Wow. That really is depressing. This rate we’re gonna go the way of Paris.

    • http://twitter.com/andybrice Andy Brice

      Rather than complaining online can we just raise a formal objection to the planning application?

      I’m going to look into that…

  • Johnny English

    Thank you for this. You do get to the nub of the problem with council house policy that (a) allowing people to buy their council home would not be a problem if the money was used to build a new council home for someone else, and (b) that it’s silly to guarantee a home indefinitely when there may be those whose need is greater. Council-owned housing should be there to enable people to get on the housing ladder, but it must also encourage people to get further up the ladder to (ie build up capital to buy a place of their own). Our elected officials should also have the backbone to stop house builders and developers abusing their power by forcing them to build more larger homes that affordable to the common man.

  • http://twitter.com/andybrice Andy Brice

    The other problem I can see with selling council properties, was the leasehold was a lot longer than the useable life of the buildings.

    A lot of council flats just weren’t built to last. Now they’re in a state of decay, but it’s difficult to rebuild them because some are privately owned.

  • openg

    I remember when I was in my twenties noticing the moral sea change that happened regarding property rental. I had friends who bought a few houses and filled up the rooms with tenants whilst excitedly explaining to me that, due to the fact that it was so easy to get a mortgage that you could then get tenants to pay the entirety of, coupled with the fact that in the long term property prices have never gone down, meant riches were to be made.

    I also had other friends that were living in some of the very awful housing snapped up by a lot of the Asian landlords around Reading. I met one landlord who owned 100 houses and used to fill them with people who were often signing on. At the time the dole didn’t seem to have any sensible limits on housing benefit so landlord would often do deals and claim more from the dole than the tenant was paying, shit rooms, no living room, just people making money and using that money to buy more houses, that meant housing prices went up meaning more profit. These landlords didn’t have any moral affiliation to the tenants they filled the rooms with, they could rot for all they cared, it was an opportunity missed by the Anglo Saxon majority because at one time it was morally wrong to squeeze people dry, but that has changed for good.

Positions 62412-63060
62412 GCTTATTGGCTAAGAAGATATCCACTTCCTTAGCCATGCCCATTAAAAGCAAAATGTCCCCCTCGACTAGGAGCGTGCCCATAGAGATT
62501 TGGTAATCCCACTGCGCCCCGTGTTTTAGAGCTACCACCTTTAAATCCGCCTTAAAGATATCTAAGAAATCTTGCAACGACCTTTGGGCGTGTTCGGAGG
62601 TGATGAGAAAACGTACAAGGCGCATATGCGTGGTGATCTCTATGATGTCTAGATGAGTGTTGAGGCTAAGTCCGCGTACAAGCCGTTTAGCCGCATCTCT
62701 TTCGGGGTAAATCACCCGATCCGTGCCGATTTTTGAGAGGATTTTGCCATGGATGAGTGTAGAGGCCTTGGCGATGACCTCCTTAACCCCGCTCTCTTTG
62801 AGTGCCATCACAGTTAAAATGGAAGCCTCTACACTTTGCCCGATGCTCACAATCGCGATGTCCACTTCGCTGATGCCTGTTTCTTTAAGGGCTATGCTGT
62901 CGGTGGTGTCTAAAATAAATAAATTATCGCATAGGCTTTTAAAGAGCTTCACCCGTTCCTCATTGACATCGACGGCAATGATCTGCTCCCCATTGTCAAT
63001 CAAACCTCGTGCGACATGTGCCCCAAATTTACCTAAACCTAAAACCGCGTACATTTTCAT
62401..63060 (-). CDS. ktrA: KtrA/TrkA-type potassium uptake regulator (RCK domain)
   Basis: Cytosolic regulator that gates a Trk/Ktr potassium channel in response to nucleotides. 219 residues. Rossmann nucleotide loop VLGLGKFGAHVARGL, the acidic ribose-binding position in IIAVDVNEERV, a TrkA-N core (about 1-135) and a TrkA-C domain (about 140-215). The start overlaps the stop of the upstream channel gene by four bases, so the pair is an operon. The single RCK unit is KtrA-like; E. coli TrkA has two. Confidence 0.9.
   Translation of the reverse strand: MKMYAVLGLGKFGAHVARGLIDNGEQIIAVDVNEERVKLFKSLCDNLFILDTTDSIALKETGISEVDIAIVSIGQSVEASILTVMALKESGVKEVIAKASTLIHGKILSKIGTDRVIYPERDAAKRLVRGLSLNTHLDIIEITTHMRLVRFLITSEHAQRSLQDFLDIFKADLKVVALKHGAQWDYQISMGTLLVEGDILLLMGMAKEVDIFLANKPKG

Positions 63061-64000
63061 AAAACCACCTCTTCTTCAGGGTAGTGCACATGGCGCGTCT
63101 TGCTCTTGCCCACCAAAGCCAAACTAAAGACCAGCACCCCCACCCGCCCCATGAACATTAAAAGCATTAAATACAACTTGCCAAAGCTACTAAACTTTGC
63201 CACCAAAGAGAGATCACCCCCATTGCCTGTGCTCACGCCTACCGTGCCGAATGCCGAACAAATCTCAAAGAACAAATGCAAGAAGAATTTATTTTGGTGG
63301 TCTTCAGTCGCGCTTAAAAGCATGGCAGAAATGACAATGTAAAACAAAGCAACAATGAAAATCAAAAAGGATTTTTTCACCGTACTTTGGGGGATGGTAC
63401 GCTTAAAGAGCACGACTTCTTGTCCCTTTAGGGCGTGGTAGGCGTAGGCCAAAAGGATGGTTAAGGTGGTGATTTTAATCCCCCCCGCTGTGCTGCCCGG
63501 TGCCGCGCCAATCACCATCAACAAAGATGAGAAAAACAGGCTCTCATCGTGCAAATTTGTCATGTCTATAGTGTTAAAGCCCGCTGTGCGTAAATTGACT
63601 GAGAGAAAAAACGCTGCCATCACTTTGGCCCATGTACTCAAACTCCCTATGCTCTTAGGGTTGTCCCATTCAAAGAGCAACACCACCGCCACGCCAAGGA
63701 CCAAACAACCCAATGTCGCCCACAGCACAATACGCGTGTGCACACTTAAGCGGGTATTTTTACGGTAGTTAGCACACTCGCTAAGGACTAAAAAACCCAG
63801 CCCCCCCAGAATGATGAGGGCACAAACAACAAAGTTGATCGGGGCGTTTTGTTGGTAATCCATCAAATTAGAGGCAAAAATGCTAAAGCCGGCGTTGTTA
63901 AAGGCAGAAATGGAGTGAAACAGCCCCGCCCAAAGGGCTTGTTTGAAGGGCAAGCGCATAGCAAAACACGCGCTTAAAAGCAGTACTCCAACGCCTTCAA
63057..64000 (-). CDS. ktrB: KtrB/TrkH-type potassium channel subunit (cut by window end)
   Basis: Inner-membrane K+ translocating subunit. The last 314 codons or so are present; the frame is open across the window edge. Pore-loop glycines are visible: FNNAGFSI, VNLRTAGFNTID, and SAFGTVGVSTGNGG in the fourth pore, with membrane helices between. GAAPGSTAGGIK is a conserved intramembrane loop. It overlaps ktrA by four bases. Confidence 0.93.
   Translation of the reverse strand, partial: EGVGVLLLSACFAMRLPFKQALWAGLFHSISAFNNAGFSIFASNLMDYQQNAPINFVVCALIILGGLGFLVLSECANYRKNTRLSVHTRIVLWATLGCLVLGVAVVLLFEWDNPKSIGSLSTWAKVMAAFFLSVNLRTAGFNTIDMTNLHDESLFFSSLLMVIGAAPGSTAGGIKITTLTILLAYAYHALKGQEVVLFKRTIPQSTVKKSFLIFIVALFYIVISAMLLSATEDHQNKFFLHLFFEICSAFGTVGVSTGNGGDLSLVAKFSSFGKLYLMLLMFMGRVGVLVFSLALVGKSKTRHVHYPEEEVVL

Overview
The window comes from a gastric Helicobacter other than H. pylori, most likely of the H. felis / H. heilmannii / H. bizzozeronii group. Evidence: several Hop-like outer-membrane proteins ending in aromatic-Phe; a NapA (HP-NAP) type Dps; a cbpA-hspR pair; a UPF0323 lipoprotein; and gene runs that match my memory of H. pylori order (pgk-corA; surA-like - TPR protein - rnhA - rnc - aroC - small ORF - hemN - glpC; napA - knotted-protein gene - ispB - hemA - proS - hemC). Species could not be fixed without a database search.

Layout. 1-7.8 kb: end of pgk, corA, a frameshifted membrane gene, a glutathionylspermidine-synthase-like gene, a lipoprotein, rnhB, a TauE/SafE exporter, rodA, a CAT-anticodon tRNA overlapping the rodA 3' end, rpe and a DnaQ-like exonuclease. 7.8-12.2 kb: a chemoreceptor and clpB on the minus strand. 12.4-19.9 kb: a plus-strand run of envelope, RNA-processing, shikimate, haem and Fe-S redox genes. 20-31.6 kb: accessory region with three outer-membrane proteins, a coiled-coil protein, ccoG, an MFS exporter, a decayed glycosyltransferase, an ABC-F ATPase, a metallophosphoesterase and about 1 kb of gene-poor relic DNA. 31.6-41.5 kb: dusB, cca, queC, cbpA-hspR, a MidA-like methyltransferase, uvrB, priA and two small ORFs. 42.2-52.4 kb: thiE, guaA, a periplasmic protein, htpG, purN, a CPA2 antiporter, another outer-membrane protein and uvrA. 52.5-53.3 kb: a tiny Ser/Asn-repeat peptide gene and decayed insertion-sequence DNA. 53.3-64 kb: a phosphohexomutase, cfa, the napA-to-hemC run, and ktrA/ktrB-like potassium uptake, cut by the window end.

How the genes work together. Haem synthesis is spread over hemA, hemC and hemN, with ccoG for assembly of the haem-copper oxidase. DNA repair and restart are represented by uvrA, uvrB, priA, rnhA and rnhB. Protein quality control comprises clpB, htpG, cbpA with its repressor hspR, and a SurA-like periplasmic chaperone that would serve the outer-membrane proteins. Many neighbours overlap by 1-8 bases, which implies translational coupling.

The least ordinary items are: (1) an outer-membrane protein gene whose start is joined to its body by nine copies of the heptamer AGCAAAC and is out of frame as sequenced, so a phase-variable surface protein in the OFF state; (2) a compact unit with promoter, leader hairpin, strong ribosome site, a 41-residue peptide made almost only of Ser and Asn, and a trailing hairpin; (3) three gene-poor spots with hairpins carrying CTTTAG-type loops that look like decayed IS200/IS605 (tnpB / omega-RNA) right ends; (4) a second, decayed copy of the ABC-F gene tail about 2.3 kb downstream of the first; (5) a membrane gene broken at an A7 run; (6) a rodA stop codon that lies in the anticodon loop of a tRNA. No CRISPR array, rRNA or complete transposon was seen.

Sure some people did it before, but when a Labour government made the whole deal legitimate by creating buy to let mortgages they made it OK for the leeches that fed off of those at the bottom of the pile legitimate too and here we are.

  • http://www.ipinglobal.com/ IPIN Global

    Sadly the current Right to Buy policy is not much better – initially it was said there would be one-for-one replacement. As it turns out after a conversation with former Housing Minister at the time Grant Shapps – it’s not the case: dialogue with Shapps here: http://www.ipinglobal.com/ipin-live/406510/holy-housing-shapps-man-it-should-be-possible